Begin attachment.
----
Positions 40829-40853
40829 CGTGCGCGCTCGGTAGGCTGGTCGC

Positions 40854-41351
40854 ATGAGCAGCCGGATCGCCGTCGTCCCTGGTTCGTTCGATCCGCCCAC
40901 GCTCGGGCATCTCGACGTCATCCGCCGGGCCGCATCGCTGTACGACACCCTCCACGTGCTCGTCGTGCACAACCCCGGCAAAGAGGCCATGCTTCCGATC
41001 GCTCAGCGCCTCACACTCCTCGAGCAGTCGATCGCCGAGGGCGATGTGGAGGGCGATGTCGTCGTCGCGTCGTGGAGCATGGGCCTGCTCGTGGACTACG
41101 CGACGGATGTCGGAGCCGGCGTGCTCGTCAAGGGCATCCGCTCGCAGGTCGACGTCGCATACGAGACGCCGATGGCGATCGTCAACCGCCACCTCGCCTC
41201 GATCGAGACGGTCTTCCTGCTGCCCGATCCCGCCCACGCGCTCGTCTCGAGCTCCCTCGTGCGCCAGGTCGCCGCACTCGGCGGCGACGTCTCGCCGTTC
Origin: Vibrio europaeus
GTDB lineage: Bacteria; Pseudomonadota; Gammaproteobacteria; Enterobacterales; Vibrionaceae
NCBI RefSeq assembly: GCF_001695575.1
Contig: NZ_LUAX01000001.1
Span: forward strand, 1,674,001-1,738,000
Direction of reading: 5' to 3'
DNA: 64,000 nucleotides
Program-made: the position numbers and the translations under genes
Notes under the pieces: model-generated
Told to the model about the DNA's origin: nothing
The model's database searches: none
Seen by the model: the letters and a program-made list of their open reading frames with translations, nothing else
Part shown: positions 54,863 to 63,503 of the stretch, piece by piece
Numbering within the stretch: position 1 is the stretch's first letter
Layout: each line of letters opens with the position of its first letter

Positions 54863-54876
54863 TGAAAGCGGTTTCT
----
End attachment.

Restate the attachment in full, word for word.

Positions 40829-40853
40829 CGTGCGCGCTCGGTAGGCTGGTCGC

Positions 40854-41351
40854 ATGAGCAGCCGGATCGCCGTCGTCCCTGGTTCGTTCGATCCGCCCAC
40901 GCTCGGGCATCTCGACGTCATCCGCCGGGCCGCATCGCTGTACGACACCCTCCACGTGCTCGTCGTGCACAACCCCGGCAAAGAGGCCATGCTTCCGATC
41001 GCTCAGCGCCTCACACTCCTCGAGCAGTCGATCGCCGAGGGCGATGTGGAGGGCGATGTCGTCGTCGCGTCGTGGAGCATGGGCCTGCTCGTGGACTACG
41101 CGACGGATGTCGGAGCCGGCGTGCTCGTCAAGGGCATCCGCTCGCAGGTCGACGTCGCATACGAGACGCCGATGGCGATCGTCAACCGCCACCTCGCCTC
41201 GATCGAGACGGTCTTCCTGCTGCCCGATCCCGCCCACGCGCTCGTCTCGAGCTCCCTCGTGCGCCAGGTCGCCGCACTCGGCGGCGACGTCTCGCCGTTC
Origin: Vibrio europaeus
GTDB lineage: Bacteria; Pseudomonadota; Gammaproteobacteria; Enterobacterales; Vibrionaceae
NCBI RefSeq assembly: GCF_001695575.1
Contig: NZ_LUAX01000001.1
Span: forward strand, 1,674,001-1,738,000
Direction of reading: 5' to 3'
DNA: 64,000 nucleotides
Program-made: the position numbers and the translations under genes
Notes under the pieces: model-generated
Told to the model about the DNA's origin: nothing
The model's database searches: none
Seen by the model: the letters and a program-made list of their open reading frames with translations, nothing else
Part shown: positions 54,863 to 63,503 of the stretch, piece by piece
Numbering within the stretch: position 1 is the stretch's first letter
Layout: each line of letters opens with the position of its first letter

Positions 54863-54876
54863 TGAAAGCGGTTTCT